North West Wales

600 jobs hope for old Trawsfynydd nuclear power site

The decommissioned power station at Trawsfynydd Image copyright Getty Images
Image caption The nuclear power station at Trawsfynydd was decommissioned in 1991

Up to 600 jobs could be created if the UK government locates a small nuclear reactor at a decommissioned Gwynedd power station, it has been claimed.

Snowdonia Enterprise Zone chairman John Idris Jones is to address a government-sponsored conference on Monday as the Trawsfynydd site could be considered.

The small reactors, used on nuclear submarines, are cheaper and generate as much power as the old reactors.

Opponents claim the "experimental" technology is still untested.

They also insist sites such as Trawsfynydd are only proposed due to their remote location and small population.

"I would hope that Trawsfynydd will be one of the main sites for this type of reactor," Mr Jones told the Newyddion 9 programme.

"We have all the necessary resources, the lake for cooling water, we have connections to the national grid and we have an educated local workforce.

Image caption The £103m nuclear power station at Trawsfynydd was in operation between 1965 and 1991

"If the 300 mega watt reactor was built there that would lead to 300 jobs as well as 300 associated jobs in the local area."

The Trawsfynydd site, the UK's only inland nuclear power station, was mothballed in 1991 after 26 years in operation.

But Deilwen Evans of anti-nuclear group CADNO warned: "It is always the case that we accept jobs that imperil the community or do we go for jobs at any cost?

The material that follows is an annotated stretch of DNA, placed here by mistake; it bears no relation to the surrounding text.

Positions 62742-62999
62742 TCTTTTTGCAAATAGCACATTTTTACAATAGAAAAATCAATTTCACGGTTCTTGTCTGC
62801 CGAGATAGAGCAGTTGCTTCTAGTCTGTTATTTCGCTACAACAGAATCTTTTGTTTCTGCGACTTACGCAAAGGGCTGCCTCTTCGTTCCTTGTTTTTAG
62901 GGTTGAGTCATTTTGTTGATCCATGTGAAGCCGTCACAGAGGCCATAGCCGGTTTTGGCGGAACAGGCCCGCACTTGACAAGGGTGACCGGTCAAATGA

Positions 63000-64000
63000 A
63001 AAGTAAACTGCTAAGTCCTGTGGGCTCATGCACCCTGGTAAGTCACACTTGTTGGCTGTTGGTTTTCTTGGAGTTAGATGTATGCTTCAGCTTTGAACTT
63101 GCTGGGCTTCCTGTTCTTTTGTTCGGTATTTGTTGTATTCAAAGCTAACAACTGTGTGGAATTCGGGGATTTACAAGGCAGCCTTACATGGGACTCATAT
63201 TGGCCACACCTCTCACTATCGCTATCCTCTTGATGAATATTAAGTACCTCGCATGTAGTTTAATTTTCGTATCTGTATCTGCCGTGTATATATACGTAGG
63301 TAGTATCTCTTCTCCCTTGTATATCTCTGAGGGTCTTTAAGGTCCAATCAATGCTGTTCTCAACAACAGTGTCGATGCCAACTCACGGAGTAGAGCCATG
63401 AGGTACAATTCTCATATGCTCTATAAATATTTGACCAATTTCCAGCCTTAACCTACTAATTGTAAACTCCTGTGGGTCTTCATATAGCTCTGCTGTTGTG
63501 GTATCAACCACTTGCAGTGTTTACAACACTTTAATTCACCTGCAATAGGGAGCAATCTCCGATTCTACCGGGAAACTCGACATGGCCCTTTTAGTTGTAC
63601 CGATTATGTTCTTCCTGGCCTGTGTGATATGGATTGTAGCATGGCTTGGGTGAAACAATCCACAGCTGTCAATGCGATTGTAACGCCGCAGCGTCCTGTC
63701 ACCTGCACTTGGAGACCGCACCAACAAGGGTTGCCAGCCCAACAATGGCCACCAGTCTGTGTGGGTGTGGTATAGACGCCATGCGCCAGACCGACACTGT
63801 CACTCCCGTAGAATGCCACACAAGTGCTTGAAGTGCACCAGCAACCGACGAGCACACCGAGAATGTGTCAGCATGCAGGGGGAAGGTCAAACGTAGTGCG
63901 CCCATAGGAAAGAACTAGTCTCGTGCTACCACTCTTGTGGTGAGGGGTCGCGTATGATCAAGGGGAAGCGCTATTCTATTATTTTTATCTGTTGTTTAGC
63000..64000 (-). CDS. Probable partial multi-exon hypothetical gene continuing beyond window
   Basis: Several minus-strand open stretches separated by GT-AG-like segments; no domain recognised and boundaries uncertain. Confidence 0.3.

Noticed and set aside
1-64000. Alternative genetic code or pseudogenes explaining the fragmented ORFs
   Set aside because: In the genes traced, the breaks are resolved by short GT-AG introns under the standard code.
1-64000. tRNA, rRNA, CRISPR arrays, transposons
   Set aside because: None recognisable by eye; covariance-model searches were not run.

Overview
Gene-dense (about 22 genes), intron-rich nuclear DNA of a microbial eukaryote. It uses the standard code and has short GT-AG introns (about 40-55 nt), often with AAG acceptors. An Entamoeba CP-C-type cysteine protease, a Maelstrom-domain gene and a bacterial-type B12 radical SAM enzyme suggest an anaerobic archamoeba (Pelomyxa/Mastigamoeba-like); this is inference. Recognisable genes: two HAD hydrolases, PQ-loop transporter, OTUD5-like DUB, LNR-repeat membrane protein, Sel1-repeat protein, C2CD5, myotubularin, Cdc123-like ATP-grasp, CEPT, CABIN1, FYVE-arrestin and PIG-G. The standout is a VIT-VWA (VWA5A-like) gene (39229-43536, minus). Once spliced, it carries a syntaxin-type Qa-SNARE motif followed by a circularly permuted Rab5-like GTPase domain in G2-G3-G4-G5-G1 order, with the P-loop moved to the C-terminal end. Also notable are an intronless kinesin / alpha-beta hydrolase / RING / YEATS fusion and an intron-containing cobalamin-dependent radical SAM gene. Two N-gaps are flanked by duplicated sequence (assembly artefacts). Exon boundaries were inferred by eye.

"Maybe 'small nuclear reactor' gives the impression that these are safer but they are totally experimental and totally new so we have nothing to go on apart from their say so.

"My concern is they have not been tried or tested.

"I don't believe in nuclear power because of the waste it makes and I believe there should be a public inquiry into the health effects of the last power station in this area."

As nuclear power stations become larger and more expensive, it is difficult to finance projects such as the £18bn Hinckley C nuclear power station in Somerset.

Some in the nuclear industry believe the future lies with smaller reactors, which will be under discussion at Monday's conference in London.

NuScale Power, an American company that designs and markets small modular reactors, hope to build a small-scale nuclear reactor by the mid 2020s in the United States.

But it could be as late as 2030 when the first small scale reactor is up and running in the UK.

The UK government has invited companies, including Rolls Royce, to submit designs for small-scale reactors and it is expected that further policy announcements to be announced in the coming year.

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